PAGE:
For all of their exceptional use, there are many caveats as well. Most significantly, records did not survive for all towns, and many of the record books that do survive are in fragmentary form. Moreover, indexing of these original records and placement of the information into databases is both uneven and far from complete. In other words, just because a name doesn’t appear somewhere does not by any means guarantee that the person or family wasn’t there.
A second issue is with the spelling of surnames. Spellings were far from uniform during the nineteenth century, so it is imperative to be creative when searching for your ancestor’s names. Names could be spelled in many different ways during the nineteenth century, or could have been accidentally misspelled on records. The spelling of names can be altered when families moved or when borders shifted. Moreover, handwriting can be poor, and many records are written in antiquated handwriting systems that can be extremely difficult to decipher. When indexing original records for inclusion in databases, it is very common for indexers to misread or mistranscribe names. Finally, records may be written using different alphabets and could be transcribed into Latin letters in a variety of ways.
Many databases theoretically allow for searches which automatically take spelling variants into account. However, the technology is far from perfect. When searching for your name, you may get many false positives and can also miss out on many important records. When doing your search, try to think of every possible way the name might be spelled, misspelled, or mispronounced. For example, an English speaker might misspell “Rosenstein” as “Rozensteen,” “Rozenstean,” “Rosenstine,” or in any number of other ways. Your job is to figure out not only how an English speaker might misspell your name, but also how a German speaker, Polish speaker, or Lithuanian speaker might. Familiarity with different European languages’ spelling systems is indispensable.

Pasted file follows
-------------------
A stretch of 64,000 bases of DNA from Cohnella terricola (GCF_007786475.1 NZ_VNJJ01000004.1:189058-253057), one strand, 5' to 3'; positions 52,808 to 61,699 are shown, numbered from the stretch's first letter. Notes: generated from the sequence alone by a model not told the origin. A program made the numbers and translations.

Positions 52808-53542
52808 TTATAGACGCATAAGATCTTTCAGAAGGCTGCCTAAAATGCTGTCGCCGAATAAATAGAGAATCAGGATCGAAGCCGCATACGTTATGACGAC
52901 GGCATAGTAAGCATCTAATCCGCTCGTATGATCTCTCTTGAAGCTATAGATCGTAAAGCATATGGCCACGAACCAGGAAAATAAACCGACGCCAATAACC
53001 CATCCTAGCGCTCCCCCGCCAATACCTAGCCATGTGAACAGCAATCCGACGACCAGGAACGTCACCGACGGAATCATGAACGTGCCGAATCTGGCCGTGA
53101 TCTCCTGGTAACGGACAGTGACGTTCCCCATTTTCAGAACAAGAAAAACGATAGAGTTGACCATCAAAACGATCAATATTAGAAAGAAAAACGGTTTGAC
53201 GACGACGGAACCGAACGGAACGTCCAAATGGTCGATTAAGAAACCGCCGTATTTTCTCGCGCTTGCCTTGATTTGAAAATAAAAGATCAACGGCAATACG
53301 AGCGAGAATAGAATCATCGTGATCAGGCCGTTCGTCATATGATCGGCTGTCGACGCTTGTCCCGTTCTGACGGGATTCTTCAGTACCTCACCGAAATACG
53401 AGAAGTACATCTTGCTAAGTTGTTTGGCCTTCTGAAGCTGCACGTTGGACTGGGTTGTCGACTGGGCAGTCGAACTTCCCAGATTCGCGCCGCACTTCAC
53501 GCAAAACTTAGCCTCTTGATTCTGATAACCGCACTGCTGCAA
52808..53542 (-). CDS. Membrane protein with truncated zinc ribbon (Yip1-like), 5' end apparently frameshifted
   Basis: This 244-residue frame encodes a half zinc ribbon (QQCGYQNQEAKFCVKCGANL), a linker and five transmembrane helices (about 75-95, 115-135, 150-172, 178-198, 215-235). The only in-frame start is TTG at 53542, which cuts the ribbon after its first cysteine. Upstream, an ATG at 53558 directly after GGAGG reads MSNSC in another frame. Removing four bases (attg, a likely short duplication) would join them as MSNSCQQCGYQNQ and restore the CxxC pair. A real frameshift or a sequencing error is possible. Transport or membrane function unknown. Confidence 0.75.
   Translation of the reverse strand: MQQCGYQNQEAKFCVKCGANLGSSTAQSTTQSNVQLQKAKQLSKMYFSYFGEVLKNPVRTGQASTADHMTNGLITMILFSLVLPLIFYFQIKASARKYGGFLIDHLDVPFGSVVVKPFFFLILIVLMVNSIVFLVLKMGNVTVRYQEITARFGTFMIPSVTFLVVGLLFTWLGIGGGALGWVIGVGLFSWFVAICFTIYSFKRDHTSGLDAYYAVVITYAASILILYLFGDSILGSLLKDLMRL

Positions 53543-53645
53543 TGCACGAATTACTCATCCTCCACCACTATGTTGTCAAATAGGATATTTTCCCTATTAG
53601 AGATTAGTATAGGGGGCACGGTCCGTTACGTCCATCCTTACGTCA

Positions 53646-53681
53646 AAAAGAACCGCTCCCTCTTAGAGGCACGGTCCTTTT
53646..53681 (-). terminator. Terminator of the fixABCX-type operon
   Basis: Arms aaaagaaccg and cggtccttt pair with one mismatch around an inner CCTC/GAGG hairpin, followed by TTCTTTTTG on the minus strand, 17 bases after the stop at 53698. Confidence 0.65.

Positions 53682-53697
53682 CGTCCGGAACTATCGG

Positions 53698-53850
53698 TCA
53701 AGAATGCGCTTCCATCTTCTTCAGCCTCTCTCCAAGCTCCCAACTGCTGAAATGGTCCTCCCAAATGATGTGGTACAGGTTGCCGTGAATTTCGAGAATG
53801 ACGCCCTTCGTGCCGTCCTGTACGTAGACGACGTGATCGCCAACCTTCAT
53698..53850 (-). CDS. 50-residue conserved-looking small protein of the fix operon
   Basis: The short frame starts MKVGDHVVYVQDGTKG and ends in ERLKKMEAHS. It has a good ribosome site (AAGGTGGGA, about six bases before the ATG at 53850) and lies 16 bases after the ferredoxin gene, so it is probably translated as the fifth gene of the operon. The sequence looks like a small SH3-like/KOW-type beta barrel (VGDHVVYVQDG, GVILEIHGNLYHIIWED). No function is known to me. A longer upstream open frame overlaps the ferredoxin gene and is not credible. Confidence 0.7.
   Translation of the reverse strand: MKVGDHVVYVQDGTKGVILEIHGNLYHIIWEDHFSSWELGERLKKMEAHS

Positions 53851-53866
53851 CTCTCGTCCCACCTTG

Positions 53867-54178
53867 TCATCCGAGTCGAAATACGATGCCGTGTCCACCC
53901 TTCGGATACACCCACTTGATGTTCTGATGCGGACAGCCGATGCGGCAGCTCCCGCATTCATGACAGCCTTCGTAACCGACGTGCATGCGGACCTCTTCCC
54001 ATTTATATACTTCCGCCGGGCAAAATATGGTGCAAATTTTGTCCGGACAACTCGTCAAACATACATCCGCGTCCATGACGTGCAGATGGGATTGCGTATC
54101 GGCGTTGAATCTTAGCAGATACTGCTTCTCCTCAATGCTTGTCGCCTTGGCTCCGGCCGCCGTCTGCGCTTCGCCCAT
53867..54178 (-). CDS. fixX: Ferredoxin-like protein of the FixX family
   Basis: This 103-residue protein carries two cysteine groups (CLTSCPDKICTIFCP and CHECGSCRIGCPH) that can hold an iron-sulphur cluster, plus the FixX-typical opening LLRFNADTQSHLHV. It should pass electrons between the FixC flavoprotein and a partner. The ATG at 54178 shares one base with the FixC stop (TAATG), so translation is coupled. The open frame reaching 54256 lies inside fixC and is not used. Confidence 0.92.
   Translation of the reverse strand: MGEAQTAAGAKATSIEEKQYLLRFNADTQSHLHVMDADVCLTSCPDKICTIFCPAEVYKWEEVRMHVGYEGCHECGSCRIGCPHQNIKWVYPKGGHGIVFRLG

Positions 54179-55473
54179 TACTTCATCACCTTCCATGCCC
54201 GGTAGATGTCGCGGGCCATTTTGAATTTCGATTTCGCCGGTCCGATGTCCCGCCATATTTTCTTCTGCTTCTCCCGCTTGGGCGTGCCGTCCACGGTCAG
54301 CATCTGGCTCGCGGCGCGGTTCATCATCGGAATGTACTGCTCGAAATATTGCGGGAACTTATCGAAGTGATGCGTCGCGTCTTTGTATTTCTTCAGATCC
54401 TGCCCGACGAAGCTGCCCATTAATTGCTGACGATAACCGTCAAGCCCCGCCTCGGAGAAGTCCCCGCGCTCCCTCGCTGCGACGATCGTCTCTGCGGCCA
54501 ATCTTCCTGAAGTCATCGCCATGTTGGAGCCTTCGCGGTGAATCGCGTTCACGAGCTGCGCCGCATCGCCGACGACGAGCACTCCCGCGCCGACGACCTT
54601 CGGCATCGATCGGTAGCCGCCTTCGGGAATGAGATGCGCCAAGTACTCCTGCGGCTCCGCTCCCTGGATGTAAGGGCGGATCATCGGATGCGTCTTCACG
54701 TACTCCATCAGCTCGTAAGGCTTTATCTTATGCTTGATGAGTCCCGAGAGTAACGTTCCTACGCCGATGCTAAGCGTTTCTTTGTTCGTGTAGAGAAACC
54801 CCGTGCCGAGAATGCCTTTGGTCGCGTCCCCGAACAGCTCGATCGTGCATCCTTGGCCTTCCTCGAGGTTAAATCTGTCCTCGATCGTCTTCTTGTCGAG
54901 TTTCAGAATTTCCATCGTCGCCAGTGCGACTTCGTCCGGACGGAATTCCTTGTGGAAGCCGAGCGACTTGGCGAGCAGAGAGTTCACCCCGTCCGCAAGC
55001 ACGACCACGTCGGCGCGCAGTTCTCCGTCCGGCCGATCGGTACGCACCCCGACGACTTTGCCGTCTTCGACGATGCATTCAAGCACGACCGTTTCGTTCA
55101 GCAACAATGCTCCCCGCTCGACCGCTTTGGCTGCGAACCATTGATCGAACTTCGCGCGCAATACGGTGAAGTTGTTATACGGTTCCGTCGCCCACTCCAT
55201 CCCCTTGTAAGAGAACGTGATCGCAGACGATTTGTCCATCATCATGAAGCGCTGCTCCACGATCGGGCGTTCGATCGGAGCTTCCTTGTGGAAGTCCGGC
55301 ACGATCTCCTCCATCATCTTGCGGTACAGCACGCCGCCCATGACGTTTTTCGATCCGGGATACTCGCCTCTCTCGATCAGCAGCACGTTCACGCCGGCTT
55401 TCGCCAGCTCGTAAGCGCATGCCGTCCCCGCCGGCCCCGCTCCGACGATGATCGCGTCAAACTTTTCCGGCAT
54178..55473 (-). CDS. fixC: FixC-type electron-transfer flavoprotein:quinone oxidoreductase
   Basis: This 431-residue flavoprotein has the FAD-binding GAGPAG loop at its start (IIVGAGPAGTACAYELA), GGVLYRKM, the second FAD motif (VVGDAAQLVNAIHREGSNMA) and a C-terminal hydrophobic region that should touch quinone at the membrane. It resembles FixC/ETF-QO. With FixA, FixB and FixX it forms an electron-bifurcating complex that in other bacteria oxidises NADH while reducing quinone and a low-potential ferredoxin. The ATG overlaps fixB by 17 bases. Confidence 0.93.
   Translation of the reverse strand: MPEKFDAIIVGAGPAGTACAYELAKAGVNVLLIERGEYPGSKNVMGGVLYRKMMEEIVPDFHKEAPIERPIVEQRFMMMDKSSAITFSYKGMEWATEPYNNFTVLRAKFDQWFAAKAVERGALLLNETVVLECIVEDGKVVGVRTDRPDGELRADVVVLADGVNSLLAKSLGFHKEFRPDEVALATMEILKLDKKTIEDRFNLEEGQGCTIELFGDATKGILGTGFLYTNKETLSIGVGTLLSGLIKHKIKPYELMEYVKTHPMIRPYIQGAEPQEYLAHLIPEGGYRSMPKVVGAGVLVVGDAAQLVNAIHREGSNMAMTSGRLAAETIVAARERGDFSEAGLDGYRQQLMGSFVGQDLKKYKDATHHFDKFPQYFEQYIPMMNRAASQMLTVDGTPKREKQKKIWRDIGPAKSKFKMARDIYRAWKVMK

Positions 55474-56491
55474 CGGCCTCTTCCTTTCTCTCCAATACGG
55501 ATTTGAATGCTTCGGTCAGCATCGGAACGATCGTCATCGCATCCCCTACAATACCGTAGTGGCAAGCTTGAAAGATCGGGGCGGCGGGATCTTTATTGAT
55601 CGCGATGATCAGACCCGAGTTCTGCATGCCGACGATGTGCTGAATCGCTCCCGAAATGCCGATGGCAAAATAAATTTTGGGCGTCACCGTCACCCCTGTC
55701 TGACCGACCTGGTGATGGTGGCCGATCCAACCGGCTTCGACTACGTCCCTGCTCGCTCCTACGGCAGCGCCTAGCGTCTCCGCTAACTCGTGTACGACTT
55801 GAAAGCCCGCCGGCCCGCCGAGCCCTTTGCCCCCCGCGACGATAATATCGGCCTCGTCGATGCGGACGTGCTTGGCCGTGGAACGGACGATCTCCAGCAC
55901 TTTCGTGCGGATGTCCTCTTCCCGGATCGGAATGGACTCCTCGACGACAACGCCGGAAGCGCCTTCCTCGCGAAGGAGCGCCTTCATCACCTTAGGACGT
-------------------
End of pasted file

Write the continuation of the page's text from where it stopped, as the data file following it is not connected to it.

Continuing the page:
A further complication for database searching arises out of Jewish marriage practices in nineteenth-century Europe. In many cases, Jews married in religious ceremonies but did not receive civic, state-sanctioned weddings. In such cases, the couple’s children would receive the mother’s last name instead of the father’s. Theoretically, the father’s last name was supposed to be provided on the records and often shows up in databases, but this is not always the case. You will probably gain important insights by determining the maiden names of your ancestors’ and relatives’ wives and then searching for these names—again keeping in mind the various ways it may have been spelled. In my own research I have found many additional siblings who were listed under entirely different last names than the ones I was expecting.
Finally, many last names are very common, particularly among Jewish families. It is important to realize that just because you find someone with the same last name as you are looking for, it does not mean that that person is definitely a relative. In some cases you may be able to find corroborating evidence that they belonged to your family. However, for very common names (think “Horowitz” or “Cohen”) even people with the same last name in the same small village might be unrelated. Even if you have a relatively uncommon name, keep in mind that hereditary Jewish last names were first given in Central and Eastern Europe between the late eighteenth and mid-nineteenth century. If you find another family with the same last name as yours, try to figure out where they were living at the time when it received the name. If they were living far away from your family in the early nineteenth century, it is almost certainly an unrelated family who received the same name by coincidence.
As with many other fields, the digital revolution has transformed the way we do genealogy. Modern tools and research techniques offer unprecedented insights into where and how our ancestors lived. Yet as with any endeavor, take the results with a grain of salt, educate yourself, and be prepared for additional sleuthing.